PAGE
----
Protein therapeutics are vitally important clinically and commercially, with monoclonal antibody (mAb) therapeutic sales alone accounting for $115 billion in revenue for 2018. In order for these therapeutics to be safe and efficacious, their protein components must maintain their high order structure (HOS), which includes retaining their three-dimensional fold and not forming aggregates. As demonstrated in the recent NISTmAb Interlaboratory nuclear magnetic resonance (NMR) Study, NMR spectroscopy is a robust and precise approach to address this HOS measurement need. Using the NISTmAb study data, we benchmark a procedure for automated outlier detection used to identify spectra that are not of sufficient quality for further automated analysis. When applied to a diverse collection of all 252 1H,13C gHSQC spectra from the study, a recursive version of the automated procedure performed comparably to visual analysis, and identified three outlier cases that were missed by the human analyst. In total, this method represents a distinct advance in chemometric detection of outliers due to variation in both measurement and sample.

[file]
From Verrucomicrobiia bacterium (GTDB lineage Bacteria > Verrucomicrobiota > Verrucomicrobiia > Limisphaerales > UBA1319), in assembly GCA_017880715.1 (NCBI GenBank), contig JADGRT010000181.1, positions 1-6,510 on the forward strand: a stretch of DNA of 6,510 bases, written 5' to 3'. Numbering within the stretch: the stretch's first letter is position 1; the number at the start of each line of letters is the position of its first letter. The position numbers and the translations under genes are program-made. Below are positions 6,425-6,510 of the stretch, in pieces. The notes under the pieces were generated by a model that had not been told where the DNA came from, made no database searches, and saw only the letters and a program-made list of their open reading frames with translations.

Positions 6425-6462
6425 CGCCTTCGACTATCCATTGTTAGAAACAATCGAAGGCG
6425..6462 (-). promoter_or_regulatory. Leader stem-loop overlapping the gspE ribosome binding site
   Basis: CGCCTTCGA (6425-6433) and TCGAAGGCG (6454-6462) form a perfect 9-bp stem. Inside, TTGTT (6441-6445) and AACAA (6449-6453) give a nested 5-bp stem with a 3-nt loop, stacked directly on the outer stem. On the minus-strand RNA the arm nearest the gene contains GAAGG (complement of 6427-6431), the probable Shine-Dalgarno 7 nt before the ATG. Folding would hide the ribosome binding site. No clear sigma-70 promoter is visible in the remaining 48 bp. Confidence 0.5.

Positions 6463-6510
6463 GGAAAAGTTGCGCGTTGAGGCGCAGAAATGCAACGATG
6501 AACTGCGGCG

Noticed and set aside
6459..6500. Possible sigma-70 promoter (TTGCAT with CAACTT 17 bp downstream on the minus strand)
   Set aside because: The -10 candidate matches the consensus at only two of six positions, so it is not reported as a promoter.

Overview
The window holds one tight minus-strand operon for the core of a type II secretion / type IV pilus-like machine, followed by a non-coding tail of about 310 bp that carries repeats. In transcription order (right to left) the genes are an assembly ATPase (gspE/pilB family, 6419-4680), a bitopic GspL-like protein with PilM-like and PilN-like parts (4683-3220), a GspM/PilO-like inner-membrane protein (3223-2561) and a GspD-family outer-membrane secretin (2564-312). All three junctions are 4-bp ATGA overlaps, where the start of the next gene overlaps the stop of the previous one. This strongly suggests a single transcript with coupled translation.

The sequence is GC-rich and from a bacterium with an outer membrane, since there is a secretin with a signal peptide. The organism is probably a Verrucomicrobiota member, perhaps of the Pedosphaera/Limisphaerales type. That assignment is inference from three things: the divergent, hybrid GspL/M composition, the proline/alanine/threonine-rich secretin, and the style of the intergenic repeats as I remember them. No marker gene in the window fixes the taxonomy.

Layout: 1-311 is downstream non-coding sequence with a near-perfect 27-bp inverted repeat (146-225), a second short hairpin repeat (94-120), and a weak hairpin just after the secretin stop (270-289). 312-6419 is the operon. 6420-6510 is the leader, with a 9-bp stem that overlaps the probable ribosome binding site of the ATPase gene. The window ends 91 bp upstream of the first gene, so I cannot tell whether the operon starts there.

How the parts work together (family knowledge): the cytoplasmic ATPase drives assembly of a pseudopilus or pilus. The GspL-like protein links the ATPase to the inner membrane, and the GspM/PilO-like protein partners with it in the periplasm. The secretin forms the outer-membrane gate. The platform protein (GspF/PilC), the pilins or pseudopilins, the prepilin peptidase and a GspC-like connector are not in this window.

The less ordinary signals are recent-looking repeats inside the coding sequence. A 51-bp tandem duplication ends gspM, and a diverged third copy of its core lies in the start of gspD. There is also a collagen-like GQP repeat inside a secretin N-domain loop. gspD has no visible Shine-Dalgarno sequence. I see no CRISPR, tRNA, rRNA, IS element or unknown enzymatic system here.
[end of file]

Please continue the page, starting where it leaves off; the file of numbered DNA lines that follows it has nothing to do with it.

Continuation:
Chemometrics and Intelligent Laboratory Systems
Nuclear Magnetic Resonance (NMR), biopharmaceuticals, chemometrics, monoclonal antibody (mAb), NISTmAb, spectral similarity metric, higher order structure